If you have ever seen a commercial for Viagra or any other erectile dysfunction drug, you've probably heard the advertiser warn male users to seek medical attention if they develop an erection lasting longer than four hours. I know some of you are probably thinking that a four-hour hard-on sounds like a positive side effect, but it isn’t. An erection that won’t go away on its own is a serious medical condition known as priapism (on a side note, priapism derives its name from the Greek god Priapus, who was always depicted in paintings and sculptures as having a gigantic, permanently erect penis). Such erections are not caused by prolonged sexual stimulation; rather, they result from blood being trapped in the penis instead of circulating normally. This condition is often quite painful and, if let untreated, can be very dangerous. In fact, without proper bloodflow, blot clots can develop and the penile tissue can become damaged or even die, which can potentially result in a permanent case of erectile dysfunction. As it turns out, however, priapism isn’t a problem that is unique to men—in fact, some women have developed priapism of the clitoris.
Clitoral priapism is a similar phenomenon to penile priapism in that it results from an impaired ability of blood to flow out of the erectile chambers. The end result is that the clitoris becomes extremely engorged and swollen, and tends to be quite painful. Unlike penile priapism, though, clitoral priapism is not considered to be a medical emergency because the risk of a blood clot developing is much lower due to the way blood is supplied to that region of the body (there is more collateral circulation to the clitoris than there is to the penis, meaning there are more paths by which blood can reach the area). Although the health risks are lower for clitoral priapism compared to penile priapism, urgent treatment is still needed to reduce symptoms.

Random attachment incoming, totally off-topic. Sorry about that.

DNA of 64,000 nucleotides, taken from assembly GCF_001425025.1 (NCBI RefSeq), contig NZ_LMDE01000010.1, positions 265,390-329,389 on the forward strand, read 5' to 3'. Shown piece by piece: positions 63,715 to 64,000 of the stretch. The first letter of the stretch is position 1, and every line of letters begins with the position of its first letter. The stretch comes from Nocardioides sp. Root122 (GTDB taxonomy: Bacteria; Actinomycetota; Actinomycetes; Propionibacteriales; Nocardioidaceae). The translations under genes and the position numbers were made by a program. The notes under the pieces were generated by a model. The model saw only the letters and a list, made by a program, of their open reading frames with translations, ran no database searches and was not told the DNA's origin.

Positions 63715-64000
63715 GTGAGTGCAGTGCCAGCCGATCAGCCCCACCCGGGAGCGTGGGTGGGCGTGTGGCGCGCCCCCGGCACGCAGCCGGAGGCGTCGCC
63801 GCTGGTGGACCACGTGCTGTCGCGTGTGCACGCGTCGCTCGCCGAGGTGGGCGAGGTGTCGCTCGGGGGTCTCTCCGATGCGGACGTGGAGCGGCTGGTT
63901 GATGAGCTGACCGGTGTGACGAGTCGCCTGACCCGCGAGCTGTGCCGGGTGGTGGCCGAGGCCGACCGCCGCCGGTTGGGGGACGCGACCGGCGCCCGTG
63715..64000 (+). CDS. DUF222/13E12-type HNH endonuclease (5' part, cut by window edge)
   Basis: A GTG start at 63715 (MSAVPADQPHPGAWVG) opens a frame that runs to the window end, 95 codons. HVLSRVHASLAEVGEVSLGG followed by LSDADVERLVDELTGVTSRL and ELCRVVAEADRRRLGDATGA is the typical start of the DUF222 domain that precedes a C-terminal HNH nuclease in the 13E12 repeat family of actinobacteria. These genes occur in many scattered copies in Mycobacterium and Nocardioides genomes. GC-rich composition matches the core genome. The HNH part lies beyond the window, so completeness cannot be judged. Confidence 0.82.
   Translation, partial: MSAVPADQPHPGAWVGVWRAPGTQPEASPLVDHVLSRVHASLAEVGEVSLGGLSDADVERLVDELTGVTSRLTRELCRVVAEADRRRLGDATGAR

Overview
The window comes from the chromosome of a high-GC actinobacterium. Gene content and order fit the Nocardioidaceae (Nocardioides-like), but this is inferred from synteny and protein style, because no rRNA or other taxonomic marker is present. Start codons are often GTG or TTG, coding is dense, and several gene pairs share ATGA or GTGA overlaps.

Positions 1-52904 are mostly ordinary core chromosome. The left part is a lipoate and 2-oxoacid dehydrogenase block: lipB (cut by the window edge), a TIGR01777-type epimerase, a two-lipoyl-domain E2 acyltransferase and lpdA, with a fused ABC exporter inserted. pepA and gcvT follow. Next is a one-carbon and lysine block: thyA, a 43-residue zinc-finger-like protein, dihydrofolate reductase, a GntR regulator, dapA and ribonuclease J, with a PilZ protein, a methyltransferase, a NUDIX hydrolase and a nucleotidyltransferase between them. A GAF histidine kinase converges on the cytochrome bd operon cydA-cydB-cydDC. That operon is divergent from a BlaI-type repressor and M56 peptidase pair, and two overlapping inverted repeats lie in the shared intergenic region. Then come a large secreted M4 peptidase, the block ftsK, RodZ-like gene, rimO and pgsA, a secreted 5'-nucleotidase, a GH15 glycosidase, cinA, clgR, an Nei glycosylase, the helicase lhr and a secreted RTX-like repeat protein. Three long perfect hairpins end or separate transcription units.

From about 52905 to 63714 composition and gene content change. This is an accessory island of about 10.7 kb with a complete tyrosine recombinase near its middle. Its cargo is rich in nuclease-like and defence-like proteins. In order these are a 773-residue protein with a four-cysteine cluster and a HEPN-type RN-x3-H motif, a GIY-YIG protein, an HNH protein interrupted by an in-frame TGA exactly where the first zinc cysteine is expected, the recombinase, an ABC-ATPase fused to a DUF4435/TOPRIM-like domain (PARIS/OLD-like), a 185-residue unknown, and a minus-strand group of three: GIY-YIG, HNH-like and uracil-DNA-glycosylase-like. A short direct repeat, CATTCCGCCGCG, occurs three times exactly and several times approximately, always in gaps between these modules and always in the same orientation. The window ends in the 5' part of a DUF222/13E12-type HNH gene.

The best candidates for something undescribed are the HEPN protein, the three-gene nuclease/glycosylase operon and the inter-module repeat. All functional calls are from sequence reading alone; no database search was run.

Clitoral priapism is associated with use of medications that block alpha-adrenergic receptors, which is the case with some types of antidepressants and psychotropic medications. For instance, in a recent case study published in the Journal of Sexual Medicine, a 29-year old woman developed a serious case of clitoral priapism shortly after beginning the antidepressants bupropion and trazodone :
“Despite stopping the medications, she described swelling of the labia that worsened over 5 days, which was associated with throbbing pain in her clitoral region. The pain became debilitating, as she was unable to walk, sit, or stand without significant worsening in the intensity of the pain. On day 5, she presented to the emergency room for evaluation.”
The symptoms were ultimately alleviated by treatment with over-the-counter Sudafed. She received the maximum dose every 6 hours, and it took about three days for all symptoms to go away completely. Why Sudafed? Because it stimulates alpha-adrenergic receptors.
That said, there are other potential causes of clitoral priapism, including certain health conditions. Depending on the cause, different types of treatments may be more effective.
Although priapism can potentially affect both men and women, keep in mind that it is quite rare (one recent study of penile priapism put the incidence at 5.34 per 100,000 male subjects per year). The risk of priapism is definitely low, but if you ever find yourself with a painful penile or clitoral erection that lasts for hours and won’t go away, do not hesitate to seek medical attention.
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 Unger, C. A., & Walters, M. D. (2014). Female clitoral priapism: An over‐the‐counter option for management. The Journal of Sexual Medicine, 11(9), 2354-2356.
Image Source: iStockphoto
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